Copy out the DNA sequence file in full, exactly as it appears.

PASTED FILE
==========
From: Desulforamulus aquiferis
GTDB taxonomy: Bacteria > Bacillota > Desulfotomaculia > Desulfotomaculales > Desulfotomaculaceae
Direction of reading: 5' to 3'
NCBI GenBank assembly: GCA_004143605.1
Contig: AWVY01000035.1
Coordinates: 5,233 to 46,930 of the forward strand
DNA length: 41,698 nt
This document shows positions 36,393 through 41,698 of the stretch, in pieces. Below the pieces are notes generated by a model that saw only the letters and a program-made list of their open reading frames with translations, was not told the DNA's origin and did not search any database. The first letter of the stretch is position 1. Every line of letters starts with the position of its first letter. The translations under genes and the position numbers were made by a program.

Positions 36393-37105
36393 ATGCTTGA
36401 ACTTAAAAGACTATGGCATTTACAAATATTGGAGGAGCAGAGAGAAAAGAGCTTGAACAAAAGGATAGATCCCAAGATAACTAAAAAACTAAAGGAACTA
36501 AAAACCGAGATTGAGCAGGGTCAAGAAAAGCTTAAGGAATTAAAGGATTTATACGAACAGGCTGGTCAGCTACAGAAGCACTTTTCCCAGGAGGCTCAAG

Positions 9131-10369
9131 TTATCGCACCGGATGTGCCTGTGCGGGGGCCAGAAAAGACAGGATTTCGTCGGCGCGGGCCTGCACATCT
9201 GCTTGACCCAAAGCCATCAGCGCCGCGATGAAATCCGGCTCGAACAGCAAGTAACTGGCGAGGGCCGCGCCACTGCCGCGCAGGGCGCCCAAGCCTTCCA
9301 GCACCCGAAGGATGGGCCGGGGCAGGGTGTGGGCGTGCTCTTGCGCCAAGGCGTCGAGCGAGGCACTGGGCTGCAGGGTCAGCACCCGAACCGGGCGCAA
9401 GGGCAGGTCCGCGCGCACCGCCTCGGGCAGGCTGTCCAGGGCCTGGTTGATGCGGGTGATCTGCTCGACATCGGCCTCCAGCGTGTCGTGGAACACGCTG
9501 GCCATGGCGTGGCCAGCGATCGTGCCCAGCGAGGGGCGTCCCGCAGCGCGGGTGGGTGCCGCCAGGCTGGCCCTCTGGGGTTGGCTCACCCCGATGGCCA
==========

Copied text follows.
From: Desulforamulus aquiferis
GTDB taxonomy: Bacteria > Bacillota > Desulfotomaculia > Desulfotomaculales > Desulfotomaculaceae
Direction of reading: 5' to 3'
NCBI GenBank assembly: GCA_004143605.1
Contig: AWVY01000035.1
Coordinates: 5,233 to 46,930 of the forward strand
DNA length: 41,698 nt
This document shows positions 36,393 through 41,698 of the stretch, in pieces. Below the pieces are notes generated by a model that saw only the letters and a program-made list of their open reading frames with translations, was not told the DNA's origin and did not search any database. The first letter of the stretch is position 1. Every line of letters starts with the position of its first letter. The translations under genes and the position numbers were made by a program.

Positions 36393-37105
36393 ATGCTTGA
36401 ACTTAAAAGACTATGGCATTTACAAATATTGGAGGAGCAGAGAGAAAAGAGCTTGAACAAAAGGATAGATCCCAAGATAACTAAAAAACTAAAGGAACTA
36501 AAAACCGAGATTGAGCAGGGTCAAGAAAAGCTTAAGGAATTAAAGGATTTATACGAACAGGCTGGTCAGCTACAGAAGCACTTTTCCCAGGAGGCTCAAG

Positions 9131-10369
9131 TTATCGCACCGGATGTGCCTGTGCGGGGGCCAGAAAAGACAGGATTTCGTCGGCGCGGGCCTGCACATCT
9201 GCTTGACCCAAAGCCATCAGCGCCGCGATGAAATCCGGCTCGAACAGCAAGTAACTGGCGAGGGCCGCGCCACTGCCGCGCAGGGCGCCCAAGCCTTCCA
9301 GCACCCGAAGGATGGGCCGGGGCAGGGTGTGGGCGTGCTCTTGCGCCAAGGCGTCGAGCGAGGCACTGGGCTGCAGGGTCAGCACCCGAACCGGGCGCAA
9401 GGGCAGGTCCGCGCGCACCGCCTCGGGCAGGCTGTCCAGGGCCTGGTTGATGCGGGTGATCTGCTCGACATCGGCCTCCAGCGTGTCGTGGAACACGCTG
9501 GCCATGGCGTGGCCAGCGATCGTGCCCAGCGAGGGGCGTCCCGCAGCGCGGGTGGGTGCCGCCAGGCTGGCCCTCTGGGGTTGGCTCACCCCGATGGCCA